Bindu

Resources of the Himalayan Yoga Tradition

Gunda

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Fear is an ever present companion in life. It has it's benefits and if there is too much, it can be an obstacle to growth.  In this personal article, Randall Krause tells how he began to work to overcome fear....

I was taking an evening walk along the river and across the bridge at the dam when it happened. He was obviously a gunda, a thug. As I walked along the bridge, he started crossing the road to intercept me. He lumbered across, one heavy arm leading and then the next. His aggressive maleness showing in his nonchalance, and in how his testicles hung down red for all the world to see.

I'd been in India for months and had seen monkeys like this before and knew of their reputation. My friends told me how monkeys would grab their bags of goods and spill them all over just for fun, or steal the contents. "He's after my bag of biscuits," I thought. I was carrying a polyethylene bag filled with cookies.

One look at him and I turned around and started back in the opposite direction, afraid. Just then a smiling swami with eyes beaming through dark-rimmed glasses walked by and said "he won't hurt you." I knew different, knew this monkey was up to no good, and yet decided in that moment not to give in to my trepidation and let this criminal monkey ruin my walk. So I turned around and continued in my original direction.

The monkey saw me coming and started towards me again. I crossed the road to put some distance between us, and yet he came. He had a red face and a silvery coat and was big for a rhesus monkey. One of the lead males, perhaps one kicked out of the troupe by one yet stronger. Perhaps he was a ronin, a renegade, who had turned to the occupation of mugging passersby. I knew I was in for trouble.

As I walked, he kept coming, until he was perhaps 7 feet away. I felt my skin tighten. I wanted to run. Instead, I looked him in the face, pointed at his eyes, and shouted "You STOP!" He did, and he stood there staring at me, almost stunned, perhaps wondering if I was an easy mark after all. I grasped the opportunity his pause gave and dashed away, looking over my shoulder to see if he followed. He didn't. Rather he swaggered across the road and put his head through the railings, looking down at the river flowing beneath the bridge.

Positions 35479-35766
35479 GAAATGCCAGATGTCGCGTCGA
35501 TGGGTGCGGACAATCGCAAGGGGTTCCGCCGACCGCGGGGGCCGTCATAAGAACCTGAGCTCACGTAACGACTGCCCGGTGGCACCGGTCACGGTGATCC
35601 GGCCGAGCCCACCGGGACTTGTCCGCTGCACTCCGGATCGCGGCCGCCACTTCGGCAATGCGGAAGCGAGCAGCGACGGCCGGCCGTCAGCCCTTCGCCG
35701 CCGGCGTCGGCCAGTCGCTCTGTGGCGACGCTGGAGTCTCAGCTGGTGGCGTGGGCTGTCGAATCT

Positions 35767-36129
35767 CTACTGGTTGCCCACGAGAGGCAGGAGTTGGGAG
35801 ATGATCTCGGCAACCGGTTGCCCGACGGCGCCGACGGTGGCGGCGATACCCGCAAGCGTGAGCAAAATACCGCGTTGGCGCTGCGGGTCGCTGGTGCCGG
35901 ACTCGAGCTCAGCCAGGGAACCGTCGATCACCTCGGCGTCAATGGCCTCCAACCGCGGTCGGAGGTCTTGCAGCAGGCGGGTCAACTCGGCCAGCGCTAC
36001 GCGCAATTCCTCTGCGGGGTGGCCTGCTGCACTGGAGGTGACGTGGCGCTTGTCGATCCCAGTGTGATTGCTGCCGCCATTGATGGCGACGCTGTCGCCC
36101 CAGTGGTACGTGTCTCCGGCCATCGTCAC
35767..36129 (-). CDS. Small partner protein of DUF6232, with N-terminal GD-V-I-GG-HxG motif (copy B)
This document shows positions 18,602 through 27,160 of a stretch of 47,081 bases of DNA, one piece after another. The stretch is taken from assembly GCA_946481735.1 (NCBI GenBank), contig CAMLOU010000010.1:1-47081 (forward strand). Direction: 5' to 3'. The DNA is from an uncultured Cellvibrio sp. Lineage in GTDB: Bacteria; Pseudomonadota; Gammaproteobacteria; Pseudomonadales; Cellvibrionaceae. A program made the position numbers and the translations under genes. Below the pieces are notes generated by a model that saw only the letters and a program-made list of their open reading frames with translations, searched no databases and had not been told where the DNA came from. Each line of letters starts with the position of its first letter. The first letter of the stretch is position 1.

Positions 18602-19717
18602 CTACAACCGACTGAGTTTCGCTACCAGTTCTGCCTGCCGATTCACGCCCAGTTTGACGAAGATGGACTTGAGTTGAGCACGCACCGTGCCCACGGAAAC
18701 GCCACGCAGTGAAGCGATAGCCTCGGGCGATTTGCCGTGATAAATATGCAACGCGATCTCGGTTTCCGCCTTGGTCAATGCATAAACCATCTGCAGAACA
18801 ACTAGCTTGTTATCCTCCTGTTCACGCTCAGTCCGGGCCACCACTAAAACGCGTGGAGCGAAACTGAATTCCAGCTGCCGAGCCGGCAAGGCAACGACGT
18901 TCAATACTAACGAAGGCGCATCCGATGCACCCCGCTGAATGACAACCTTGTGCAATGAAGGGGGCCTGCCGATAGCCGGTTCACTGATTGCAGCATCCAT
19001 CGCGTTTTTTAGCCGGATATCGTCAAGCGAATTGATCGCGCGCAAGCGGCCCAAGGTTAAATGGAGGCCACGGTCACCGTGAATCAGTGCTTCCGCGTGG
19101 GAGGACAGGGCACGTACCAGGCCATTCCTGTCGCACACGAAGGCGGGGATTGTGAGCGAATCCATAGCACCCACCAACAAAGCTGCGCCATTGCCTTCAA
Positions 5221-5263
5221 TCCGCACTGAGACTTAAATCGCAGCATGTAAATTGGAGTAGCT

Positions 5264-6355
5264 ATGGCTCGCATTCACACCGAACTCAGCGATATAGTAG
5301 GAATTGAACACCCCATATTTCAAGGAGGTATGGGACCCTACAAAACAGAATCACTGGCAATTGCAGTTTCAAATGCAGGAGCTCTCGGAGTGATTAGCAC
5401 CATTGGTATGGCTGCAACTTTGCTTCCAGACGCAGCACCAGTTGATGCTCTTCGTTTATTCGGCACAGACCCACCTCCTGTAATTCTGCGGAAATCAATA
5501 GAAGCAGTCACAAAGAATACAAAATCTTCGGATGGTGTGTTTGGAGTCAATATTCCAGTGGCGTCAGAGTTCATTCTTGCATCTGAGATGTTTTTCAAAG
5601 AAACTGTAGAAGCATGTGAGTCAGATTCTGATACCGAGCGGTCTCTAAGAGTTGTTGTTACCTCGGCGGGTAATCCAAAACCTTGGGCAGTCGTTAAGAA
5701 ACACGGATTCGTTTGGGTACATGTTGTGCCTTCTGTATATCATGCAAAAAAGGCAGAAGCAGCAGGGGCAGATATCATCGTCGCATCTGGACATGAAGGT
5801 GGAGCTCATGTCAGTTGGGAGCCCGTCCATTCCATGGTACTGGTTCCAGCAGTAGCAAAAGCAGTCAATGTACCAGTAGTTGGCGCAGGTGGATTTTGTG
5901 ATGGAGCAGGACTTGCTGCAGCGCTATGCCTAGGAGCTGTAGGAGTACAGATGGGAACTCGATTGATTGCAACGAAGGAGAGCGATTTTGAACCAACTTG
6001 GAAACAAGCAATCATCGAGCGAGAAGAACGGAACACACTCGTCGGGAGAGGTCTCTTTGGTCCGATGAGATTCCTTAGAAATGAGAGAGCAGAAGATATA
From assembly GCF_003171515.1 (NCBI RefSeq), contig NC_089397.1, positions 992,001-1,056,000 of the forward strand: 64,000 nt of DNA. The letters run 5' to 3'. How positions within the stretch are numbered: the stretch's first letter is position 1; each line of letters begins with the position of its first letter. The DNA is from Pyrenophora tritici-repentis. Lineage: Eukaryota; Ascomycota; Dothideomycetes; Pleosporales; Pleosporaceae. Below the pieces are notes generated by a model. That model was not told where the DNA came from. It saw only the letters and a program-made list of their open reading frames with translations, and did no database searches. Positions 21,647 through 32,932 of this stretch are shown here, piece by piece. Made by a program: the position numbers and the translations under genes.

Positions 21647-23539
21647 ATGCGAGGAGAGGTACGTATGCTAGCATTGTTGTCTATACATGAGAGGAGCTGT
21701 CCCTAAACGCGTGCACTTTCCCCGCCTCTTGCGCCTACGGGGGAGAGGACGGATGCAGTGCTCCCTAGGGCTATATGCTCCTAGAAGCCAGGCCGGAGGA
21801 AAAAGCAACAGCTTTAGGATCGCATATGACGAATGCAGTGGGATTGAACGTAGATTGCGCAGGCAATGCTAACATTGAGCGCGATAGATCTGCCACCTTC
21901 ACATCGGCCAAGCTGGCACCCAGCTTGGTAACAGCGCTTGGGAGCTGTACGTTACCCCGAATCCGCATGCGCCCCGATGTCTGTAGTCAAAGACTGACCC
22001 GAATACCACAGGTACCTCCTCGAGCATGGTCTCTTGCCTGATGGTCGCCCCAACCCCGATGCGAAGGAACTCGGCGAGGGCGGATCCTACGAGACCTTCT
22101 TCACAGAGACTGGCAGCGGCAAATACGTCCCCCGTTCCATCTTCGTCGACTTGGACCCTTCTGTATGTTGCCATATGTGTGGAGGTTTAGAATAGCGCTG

I felt so relieved. Another test passed. This sort of thing, being forced to face my fears, had been happening constantly since a day a month earlier when my meditation teacher came up fast one evening, and with a voice sharp like a scalpel, said “You have to get over your fears! Do you think he is afraid?” pointing to one of the others standing nearby. “No,” I said. “He is fearless.”

My teacher looked into my eyes, then walked away, leaving me red-faced and feeling very small. It took me a week to get over my emotions. In the meantime I’d realized my fear was hindering my life and my teacher had done me a service. Rather than anger at him, I now felt profound gratitude: He was a spiritual surgeon lancing a boil, enabling healing to begin. The way he’d delivered the message went deep into my mind, and I became determined to face fears as they arose, and the opportunities starting coming.

Immediately afterwards was the Holi celebration, the Indian springtime holiday when anyone who steps outdoors gets painted in bright colors. In past years I’d hidden inside, worrying my clothes would be ruined and I’d get sick from being colored, but feeling that I was missing out.

This time I forced myself outside, got completely covered in color, and laughed, played and colored others, until some wicked pranksters threw me on the ground and poured pails of colored water over my head, and the water and colors were everywhere, including in my mouth and eyes. My clothes were ruined and the next day I got sick, and it took a couple weeks to recover. Yet, I’d had fun and the sickness went away.